Bay County commissioners are aiming to open a new public gun range at their Steelfield Road property, despite the objections of some nearby residents.
At Tuesday's board meeting, commissioners voted to spend up to $200,000 in park impact fees to construct the range and have the Florida Fish and Wildlife Conservation Commission, which manages eight other ranges in the state, oversee operations. According to a FWC spokesman, the agency will contribute a portion of firearms excise tax revenue it receives from the federal government and the National Rifle Association will chip in $25,000 toward construction.
More than 40 citizens signed a petition to stop the project. Some took their opposition a step further and addressed the commission in person.
"I think the issue here is that we're trying to couple a gun range with a neighborhood," Jim Wheatley, who lives in the nearby Seminole Ridge subdivision, said. "Our vision was sidewalks and parks, not a gun range."
Crystal Ford, who lives in the Pine Log area, said she's concerned that her children won't be safe when they play in her yard and with noise associated with the range. "I personally don't want to hear gunshots constantly throughout the weekend," Ford said.
Both Wheatley and Ford urged the commission to delay the project for further study and input from citizens who live near the site. "It needs to have very distinct issues addressed and we haven't seen that," Wheatley said.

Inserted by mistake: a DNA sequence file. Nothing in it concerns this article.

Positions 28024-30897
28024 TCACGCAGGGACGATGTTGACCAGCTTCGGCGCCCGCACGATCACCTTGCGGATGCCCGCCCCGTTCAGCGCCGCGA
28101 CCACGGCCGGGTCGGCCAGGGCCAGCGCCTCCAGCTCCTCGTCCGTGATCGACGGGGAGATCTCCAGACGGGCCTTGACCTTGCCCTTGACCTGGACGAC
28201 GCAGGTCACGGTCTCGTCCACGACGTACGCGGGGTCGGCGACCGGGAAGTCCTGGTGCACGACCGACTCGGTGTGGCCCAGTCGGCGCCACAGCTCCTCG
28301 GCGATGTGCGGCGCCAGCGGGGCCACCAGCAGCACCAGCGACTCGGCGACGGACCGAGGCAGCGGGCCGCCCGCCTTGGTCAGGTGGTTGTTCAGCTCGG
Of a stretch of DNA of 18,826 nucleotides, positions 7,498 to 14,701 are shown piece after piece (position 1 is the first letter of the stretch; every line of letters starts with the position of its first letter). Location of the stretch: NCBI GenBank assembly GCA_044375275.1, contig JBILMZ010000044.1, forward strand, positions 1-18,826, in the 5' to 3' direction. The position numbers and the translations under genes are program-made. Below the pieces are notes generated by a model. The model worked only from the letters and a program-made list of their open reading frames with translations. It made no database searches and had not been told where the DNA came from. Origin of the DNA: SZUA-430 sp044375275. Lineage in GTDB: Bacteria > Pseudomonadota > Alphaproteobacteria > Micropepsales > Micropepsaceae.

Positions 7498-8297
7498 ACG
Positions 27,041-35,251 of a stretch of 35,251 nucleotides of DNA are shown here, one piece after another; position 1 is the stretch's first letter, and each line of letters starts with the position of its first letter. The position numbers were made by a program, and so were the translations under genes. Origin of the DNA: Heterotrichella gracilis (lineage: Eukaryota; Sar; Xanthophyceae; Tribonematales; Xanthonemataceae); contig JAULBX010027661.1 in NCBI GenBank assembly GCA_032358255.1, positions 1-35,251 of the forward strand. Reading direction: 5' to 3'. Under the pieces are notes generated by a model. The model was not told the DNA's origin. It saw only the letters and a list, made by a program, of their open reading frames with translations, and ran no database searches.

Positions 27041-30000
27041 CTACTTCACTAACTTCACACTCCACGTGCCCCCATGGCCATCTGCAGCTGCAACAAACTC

Commissioners said more than a half dozen sites were considered and Steelfield was the best option. George Warthen, the FWC's coordinator of hunter safety and gun ranges, endorsed the plan.
"One of the first things we look at when looking at a range site is addressing concerns of citizens nearby, making sure that it's a safe area," Warthen said. "That's why we chose Steelfield because we felt we can meet the noise ordinance as well as the safety zone with our direction of fire."
Commissioner Guy Tunnell, who has championed the gun range, said the impact has been thoroughly studied. "I think we've taken every precaution that we possibly can take in developing this range," Tunnel said. "I think it's going to be a win-win for everybody."
Chairman George Gainer agreed. "Bay County has a responsibility to promote gun safety, so this is going to be well supervised... it will be a really, really good thing," he said.
After the meeting, Ford said she was unhappy that the board approved the project. "The way they handled it, without getting more public input, was ridiculous," Ford said. "No one has sat on my porch and listened to a high powered rifle shot from the site."
The county plans to open the new range in time for the fall hunting season.
In other business, Commissioner Mike Thomas addressed wetlands violations committed by Eastern Shipbuilding's Brian D'Isernia and the companies he controls.
Last month, D'Isernia agreed to pay $2.25 million in fines for violations at Eastern Shipbuilding's property in Allanton. D'Isernia admitted he knowingly violated federal law by dredging an upland cut boat basin and the channel connecting it to East Bay.
Thomas said the money paid to the federal government should be spent in local waters. "If there was any damage done, it was done in Bay County [and] I think that money should be spent here where the fines were collected," Thomas said. "That's not what the feds are trying to do right now... they're leaving it open to two or three counties and I hope we can kind of focus things back on Bay County."
Commissioners agreed to ask Congressman Steve Southerland (R-Florida) to approach federal authorities and try to influence how the fine money is spent.